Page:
CMS' antifraud systems are underused, GAO says

The Centers for Medicare and Medicaid Services isn't fully using its anti-fraud IT systems that also aren't working as anticipated, according to a new report from the Government Accountability Office.

The agency has two IT fraud-detection systems that have been operational since 2006. However, the systems have gaps in data and are underused, resulting in shortcomings in identifying the $70 billion in estimated improper payments made by Medicare and Medicaid each year, GAO said in its report of July 11.

The first system, the Integrated Data Repository, is functioning but doesn't have all the data that it was intended to have, GAO said. The agency has been stymied from including all anticipated data by technical issues and gaps in funding, the report said.

Related stories:

Government said lagging on anti-fraud technologies

More improper payments identified at FEMA, SSA

The second system, known as One Program Integrity, was supposed to have 639 users by Sept. 30, 2010. However, there were only 41 users as of October 2010, the GAO said. That represents only about seven percent of the anticipated users. Agency officials blamed the lack of widespread usage on shortcomings in the training plans.

Overall, GAO concluded that it was not possible to know if the IT systems were fulfilling their goals and recovering sufficient payments to cover their costs.

“While CMS has made progress toward its goals to provide a single repository of data and enhanced analytical capabilities for program integrity efforts, the agency is not yet positioned to identify, measure, and track benefits realized from its efforts. As a result, it is unknown whether [the systems] as currently implemented have provided financial benefits,” the GAO report said.

The report recommended making efforts to include more data in the repository and training more people.

CMS managers agreed with the recommendations.

About the Author

Alice Lipowicz is a staff writer covering government 2.0, homeland security and other IT policies for Federal Computer Week.

FCW in Print

In the latest issue: Looking back on three decades of big stories in federal IT.


  • Anne Rung -- Commerce Department Photo

    Exit interview with Anne Rung

    The government's departing top acquisition official said she leaves behind a solid foundation on which to build more effective and efficient federal IT.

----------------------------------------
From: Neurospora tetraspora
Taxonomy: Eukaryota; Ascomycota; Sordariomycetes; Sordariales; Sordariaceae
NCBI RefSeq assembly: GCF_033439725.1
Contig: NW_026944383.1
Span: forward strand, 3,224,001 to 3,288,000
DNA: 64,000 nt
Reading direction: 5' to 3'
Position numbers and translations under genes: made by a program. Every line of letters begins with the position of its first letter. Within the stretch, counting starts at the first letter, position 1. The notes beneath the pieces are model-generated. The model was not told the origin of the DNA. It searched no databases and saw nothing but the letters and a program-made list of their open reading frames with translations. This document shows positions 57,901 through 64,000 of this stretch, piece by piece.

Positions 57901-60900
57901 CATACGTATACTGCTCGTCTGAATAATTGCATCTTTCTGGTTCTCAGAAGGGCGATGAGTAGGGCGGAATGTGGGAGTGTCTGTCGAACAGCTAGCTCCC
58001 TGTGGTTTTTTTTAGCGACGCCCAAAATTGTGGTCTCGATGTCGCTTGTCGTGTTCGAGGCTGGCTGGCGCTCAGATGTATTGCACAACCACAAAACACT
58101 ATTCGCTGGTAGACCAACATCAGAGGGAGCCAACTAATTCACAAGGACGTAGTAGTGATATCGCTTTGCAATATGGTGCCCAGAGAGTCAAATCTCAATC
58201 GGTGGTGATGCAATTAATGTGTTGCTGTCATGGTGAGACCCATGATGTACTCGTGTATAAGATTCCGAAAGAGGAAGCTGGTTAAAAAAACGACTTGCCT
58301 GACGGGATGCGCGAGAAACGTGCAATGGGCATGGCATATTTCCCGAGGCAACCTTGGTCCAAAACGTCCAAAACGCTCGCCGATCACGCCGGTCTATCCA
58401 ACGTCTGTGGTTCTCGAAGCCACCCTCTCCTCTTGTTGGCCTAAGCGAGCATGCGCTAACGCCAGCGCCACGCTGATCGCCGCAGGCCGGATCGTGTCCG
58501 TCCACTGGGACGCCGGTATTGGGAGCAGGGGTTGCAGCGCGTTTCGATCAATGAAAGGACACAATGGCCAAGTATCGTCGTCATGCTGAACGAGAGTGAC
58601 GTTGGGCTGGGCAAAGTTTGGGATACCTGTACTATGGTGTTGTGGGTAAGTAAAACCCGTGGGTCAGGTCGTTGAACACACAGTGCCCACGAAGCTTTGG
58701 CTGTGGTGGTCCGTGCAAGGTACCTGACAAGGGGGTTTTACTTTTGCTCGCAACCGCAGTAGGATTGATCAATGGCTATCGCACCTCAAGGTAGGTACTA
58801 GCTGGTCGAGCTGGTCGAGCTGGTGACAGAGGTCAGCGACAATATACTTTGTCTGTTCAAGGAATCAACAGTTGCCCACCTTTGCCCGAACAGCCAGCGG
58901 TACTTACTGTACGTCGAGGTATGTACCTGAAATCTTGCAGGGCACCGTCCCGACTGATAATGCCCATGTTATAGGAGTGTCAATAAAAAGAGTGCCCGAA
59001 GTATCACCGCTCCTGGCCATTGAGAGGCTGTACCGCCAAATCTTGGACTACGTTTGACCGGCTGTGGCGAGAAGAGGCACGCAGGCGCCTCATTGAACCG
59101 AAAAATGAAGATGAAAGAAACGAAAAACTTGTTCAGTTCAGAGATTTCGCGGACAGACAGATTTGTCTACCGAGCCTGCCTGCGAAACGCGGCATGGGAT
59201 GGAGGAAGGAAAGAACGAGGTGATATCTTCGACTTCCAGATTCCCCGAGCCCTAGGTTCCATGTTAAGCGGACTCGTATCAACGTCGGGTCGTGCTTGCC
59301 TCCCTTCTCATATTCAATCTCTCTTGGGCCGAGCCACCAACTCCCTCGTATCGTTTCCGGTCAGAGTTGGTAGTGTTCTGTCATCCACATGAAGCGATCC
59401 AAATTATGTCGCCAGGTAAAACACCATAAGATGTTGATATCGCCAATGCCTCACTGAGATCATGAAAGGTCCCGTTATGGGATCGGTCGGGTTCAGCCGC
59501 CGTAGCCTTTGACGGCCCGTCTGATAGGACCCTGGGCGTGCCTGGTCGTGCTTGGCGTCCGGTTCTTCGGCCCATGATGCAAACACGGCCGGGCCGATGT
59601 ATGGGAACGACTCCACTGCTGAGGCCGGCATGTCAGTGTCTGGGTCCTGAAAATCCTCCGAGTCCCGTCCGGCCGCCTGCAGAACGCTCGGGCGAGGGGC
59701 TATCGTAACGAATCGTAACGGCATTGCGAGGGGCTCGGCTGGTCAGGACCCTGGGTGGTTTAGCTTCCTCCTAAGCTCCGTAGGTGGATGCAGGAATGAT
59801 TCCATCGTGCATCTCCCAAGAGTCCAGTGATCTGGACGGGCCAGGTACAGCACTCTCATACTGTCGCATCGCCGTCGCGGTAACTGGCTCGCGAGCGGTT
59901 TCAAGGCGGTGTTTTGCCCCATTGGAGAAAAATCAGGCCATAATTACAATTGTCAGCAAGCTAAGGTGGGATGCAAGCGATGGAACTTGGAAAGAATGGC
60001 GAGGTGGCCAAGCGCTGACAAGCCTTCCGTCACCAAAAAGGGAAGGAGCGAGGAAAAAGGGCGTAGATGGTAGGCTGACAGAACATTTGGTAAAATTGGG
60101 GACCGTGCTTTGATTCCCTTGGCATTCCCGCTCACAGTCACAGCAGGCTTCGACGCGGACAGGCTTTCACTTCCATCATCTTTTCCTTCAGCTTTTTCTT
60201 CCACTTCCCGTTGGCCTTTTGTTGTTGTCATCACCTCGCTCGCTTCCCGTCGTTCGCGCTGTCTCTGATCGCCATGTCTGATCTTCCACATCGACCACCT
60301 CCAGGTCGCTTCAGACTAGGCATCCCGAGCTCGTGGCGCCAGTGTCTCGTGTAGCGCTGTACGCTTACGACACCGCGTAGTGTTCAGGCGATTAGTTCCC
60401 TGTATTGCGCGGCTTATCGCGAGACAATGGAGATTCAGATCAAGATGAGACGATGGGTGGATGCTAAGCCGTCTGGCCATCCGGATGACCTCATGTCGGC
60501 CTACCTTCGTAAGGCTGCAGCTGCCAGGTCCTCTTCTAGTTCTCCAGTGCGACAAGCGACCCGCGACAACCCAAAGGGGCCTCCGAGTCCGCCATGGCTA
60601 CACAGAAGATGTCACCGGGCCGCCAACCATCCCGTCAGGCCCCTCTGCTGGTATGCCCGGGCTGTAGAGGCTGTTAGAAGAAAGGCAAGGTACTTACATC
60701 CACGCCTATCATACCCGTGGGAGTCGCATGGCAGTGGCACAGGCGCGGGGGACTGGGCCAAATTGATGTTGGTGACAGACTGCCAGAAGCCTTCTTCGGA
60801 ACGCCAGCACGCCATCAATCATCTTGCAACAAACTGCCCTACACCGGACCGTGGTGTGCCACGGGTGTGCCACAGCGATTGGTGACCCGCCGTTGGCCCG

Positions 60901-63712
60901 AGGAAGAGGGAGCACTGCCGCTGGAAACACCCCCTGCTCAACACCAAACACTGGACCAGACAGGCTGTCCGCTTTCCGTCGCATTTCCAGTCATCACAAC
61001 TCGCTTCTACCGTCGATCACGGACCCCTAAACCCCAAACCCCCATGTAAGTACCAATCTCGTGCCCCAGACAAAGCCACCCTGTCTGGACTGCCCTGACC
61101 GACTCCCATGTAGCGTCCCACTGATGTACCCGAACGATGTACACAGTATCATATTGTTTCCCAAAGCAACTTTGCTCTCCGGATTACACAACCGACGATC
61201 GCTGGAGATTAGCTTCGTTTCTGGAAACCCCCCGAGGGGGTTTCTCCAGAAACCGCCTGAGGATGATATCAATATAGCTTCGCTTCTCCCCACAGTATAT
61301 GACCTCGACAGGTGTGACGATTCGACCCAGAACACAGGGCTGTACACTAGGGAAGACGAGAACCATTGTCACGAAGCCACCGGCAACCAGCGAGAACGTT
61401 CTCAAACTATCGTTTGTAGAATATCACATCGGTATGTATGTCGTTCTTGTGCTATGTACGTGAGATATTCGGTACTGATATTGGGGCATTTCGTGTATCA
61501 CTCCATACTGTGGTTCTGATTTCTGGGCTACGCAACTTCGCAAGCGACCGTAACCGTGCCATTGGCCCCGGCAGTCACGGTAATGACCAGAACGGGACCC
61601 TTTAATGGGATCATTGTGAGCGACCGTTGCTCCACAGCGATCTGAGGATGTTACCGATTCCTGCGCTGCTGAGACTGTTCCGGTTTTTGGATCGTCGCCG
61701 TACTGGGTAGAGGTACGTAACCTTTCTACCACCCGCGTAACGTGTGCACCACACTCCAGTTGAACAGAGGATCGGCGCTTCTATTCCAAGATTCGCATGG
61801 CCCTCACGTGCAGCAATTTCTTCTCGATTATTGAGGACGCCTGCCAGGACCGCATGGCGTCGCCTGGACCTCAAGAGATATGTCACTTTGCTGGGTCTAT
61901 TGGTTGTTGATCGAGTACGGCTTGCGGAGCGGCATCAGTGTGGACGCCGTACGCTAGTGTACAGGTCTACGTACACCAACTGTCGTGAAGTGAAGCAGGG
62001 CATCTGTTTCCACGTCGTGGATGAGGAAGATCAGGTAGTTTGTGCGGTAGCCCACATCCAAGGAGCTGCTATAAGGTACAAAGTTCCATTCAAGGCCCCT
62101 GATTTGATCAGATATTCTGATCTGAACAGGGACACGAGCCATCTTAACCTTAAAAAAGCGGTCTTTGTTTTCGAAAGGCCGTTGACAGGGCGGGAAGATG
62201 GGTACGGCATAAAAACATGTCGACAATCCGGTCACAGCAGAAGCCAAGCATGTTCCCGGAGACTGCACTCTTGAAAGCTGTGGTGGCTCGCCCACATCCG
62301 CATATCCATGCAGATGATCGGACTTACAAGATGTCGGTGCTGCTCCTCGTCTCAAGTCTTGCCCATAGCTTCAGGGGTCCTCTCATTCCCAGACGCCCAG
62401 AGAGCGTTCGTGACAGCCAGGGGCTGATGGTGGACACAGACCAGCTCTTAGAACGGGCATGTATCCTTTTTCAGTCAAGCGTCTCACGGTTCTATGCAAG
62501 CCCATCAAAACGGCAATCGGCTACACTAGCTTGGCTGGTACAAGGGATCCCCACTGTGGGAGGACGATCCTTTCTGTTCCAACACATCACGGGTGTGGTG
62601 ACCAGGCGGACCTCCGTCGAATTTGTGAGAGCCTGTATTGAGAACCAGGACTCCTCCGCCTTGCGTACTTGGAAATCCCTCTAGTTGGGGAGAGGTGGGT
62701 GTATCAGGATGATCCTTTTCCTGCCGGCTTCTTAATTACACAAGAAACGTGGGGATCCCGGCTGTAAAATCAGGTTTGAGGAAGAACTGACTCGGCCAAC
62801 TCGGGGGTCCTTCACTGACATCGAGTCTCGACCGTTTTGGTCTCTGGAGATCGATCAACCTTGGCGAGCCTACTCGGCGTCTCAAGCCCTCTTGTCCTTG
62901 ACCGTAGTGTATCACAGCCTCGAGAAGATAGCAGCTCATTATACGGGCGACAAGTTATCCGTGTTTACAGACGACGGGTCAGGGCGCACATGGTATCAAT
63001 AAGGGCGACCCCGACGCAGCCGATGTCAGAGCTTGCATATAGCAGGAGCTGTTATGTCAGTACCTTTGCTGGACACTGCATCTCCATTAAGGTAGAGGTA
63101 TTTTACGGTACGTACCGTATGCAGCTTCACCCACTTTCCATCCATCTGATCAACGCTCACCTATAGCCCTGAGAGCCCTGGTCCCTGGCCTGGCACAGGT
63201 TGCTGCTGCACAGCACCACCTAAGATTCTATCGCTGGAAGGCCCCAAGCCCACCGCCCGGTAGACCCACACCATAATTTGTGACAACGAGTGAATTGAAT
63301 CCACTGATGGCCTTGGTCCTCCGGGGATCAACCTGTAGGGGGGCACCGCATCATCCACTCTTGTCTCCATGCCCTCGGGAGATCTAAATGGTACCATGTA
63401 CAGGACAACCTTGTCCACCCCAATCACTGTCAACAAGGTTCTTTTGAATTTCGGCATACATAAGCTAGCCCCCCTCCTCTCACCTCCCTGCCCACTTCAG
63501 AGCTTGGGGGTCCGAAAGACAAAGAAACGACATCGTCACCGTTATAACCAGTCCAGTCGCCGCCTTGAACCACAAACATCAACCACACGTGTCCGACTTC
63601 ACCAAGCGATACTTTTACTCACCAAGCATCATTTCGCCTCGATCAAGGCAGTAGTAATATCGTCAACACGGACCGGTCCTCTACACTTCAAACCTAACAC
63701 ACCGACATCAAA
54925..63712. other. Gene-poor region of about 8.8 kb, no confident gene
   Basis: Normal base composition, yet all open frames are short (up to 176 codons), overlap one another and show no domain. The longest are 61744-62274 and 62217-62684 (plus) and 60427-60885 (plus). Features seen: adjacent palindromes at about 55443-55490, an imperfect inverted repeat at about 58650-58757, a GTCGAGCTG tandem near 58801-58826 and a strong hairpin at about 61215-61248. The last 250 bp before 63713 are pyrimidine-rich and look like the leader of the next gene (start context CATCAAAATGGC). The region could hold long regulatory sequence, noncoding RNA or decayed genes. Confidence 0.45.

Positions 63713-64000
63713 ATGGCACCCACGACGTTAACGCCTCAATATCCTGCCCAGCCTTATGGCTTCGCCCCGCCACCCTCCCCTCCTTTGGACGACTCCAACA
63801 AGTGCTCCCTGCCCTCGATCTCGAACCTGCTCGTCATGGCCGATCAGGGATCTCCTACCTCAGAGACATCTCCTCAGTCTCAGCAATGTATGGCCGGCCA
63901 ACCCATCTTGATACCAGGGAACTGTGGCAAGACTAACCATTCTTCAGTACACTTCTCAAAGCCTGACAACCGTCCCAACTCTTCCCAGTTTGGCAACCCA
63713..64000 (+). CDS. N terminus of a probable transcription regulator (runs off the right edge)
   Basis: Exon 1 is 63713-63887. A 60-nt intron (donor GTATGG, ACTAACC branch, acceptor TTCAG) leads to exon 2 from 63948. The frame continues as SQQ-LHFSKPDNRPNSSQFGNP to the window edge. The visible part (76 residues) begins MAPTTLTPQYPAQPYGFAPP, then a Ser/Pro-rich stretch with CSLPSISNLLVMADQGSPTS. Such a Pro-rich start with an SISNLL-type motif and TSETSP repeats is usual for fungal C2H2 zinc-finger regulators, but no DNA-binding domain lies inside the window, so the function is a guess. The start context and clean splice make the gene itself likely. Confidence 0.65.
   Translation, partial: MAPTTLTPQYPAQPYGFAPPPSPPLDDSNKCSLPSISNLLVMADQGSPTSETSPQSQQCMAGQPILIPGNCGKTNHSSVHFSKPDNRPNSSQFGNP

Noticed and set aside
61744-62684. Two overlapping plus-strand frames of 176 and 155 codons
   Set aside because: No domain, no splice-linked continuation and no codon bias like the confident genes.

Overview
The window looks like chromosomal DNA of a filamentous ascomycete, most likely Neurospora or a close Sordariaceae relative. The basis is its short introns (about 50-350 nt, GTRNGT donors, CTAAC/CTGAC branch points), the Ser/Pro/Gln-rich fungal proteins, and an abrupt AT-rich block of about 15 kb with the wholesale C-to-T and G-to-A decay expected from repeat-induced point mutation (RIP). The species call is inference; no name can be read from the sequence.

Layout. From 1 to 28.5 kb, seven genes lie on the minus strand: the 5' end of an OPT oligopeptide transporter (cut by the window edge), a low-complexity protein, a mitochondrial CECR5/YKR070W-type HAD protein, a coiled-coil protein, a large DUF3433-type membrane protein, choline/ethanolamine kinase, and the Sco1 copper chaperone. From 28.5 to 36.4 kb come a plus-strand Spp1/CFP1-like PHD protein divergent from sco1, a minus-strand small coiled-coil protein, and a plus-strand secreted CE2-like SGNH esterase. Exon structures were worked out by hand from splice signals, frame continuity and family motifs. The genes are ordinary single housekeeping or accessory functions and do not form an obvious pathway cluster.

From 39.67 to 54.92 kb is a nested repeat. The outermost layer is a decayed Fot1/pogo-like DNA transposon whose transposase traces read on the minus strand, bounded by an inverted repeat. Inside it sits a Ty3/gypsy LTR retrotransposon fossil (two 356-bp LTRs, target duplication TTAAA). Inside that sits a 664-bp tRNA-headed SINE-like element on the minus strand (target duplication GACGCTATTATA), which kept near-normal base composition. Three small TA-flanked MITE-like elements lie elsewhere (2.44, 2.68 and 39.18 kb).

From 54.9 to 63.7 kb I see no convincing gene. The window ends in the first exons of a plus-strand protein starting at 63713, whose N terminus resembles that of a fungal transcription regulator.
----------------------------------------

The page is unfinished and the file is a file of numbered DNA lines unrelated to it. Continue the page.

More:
• Charles Phalen

    Administration appoints first head of NBIB

    The National Background Investigations Bureau announced the appointment of its first director as the agency prepares to take over processing government background checks.

  • Sen. James Lankford (R-Okla.)

    Senator: Rigid hiring process pushes millennials from federal work

    Sen. James Lankford (R-Okla.) said agencies are missing out on younger workers because of the government's rigidity, particularly its protracted hiring process.

  • FCW @ 30 GPS

    FCW @ 30

    Since 1987, FCW has covered it all -- the major contracts, the disruptive technologies, the picayune scandals and the many, many people who make federal IT function. Here's a look back at six of the most significant stories.

  • Shutterstock image.

    A 'minibus' appropriations package could be in the cards

    A short-term funding bill is expected by Sept. 30 to keep the federal government operating through early December, but after that the options get more complicated.

  • Defense Secretary Ash Carter speaks at the TechCrunch Disrupt conference in San Francisco

    DOD launches new tech hub in Austin

    The DOD is opening a new Defense Innovation Unit Experimental office in Austin, Texas, while Congress debates legislation that could defund DIUx.

Reader comments

Please post your comments here. Comments are moderated, so they may not appear immediately after submitting. We will not post comments that we consider abusive or off-topic.

Please type the letters/numbers you see above

More from 1105 Public Sector Media Group